When it comes to credit cards, how much is too much? Unfortunately, there is no “magic number” of credit cards to pursue. There are guidelines that can help you navigate your way to solid financial ground, though.
Remember, the number of cards you have can affect your credit score, which then affects your ability to secure everything from car loans to apartment rentals.
Here are a few things to keep in mind if you’re thinking of opening (or closing) another credit card:
Your debt-to-credit ratio
Also known as a credit utilization rate, the debt-to-credit ratio measures your total outstanding balance against your total available credit. This number is a pretty big deal; it can account for almost a third of your overall credit score. In general, keeping your balances well below 30% of your available credit should help you maximize your score.
By opening new cards (and increasing your overall line of credit) you could theoretically improve your credit score by decreasing your debt-to-credit ratio. That said, don’t rush out to open 100 new cards. A rapid increase in your credit limit makes you appear in need of fast cash – a red flag to creditors.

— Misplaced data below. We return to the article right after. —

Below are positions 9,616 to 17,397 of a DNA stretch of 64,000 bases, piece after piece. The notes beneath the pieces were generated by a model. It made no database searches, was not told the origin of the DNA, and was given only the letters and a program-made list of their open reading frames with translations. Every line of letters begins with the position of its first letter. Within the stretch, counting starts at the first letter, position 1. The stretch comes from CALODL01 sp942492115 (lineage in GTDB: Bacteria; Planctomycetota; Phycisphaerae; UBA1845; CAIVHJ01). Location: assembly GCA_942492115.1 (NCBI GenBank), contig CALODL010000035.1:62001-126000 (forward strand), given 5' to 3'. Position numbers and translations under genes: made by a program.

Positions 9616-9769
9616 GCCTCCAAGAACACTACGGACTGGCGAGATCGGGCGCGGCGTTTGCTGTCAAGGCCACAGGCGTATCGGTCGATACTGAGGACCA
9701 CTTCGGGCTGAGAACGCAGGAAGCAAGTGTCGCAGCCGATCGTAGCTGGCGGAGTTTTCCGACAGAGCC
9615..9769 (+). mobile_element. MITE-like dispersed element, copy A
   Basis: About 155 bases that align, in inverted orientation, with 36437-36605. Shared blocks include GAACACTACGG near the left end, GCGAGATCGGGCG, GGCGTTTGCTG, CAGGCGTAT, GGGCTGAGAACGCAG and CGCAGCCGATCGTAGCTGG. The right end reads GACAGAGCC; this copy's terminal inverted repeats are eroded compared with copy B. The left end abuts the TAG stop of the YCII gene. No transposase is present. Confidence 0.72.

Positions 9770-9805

That advice actually goes both ways. Though it may seem counterintuitive, rapidly closing your old cards can similarly hurt your credit score by weakening your debt-to-credit ratio. Rather than close the cards, you may be better off paying off any outstanding balances and using them at least quarterly.
When it comes to your credit cards, age matters. Creditors like to see a long, stable credit history. It’s not enough to have one really old card, though. Your credit score considers the average age of all of the cards you own, so opening a lot of new credit cards risks bringing down your average and damaging your credit score.
Your payment history
About 65% of your FICO score is decided by your payment history and amounts owed. That means that far more important than how many cards you have is whether you consistently pay on time. It’s one of the few surefire ways to improve your credit score.
VantageScore, another major scoring company in the U.S., doesn’t give percentages, but it calls payment history “extremely influential.”
Less important than payment history, but still important to your credit score are the types of credit you use. To be clear, adding more credit cards does not help diversify your credit. You are simply adding more unsecured, revolving credit to your name, which may end up working against you.
Updated Jan. 3, 2018.
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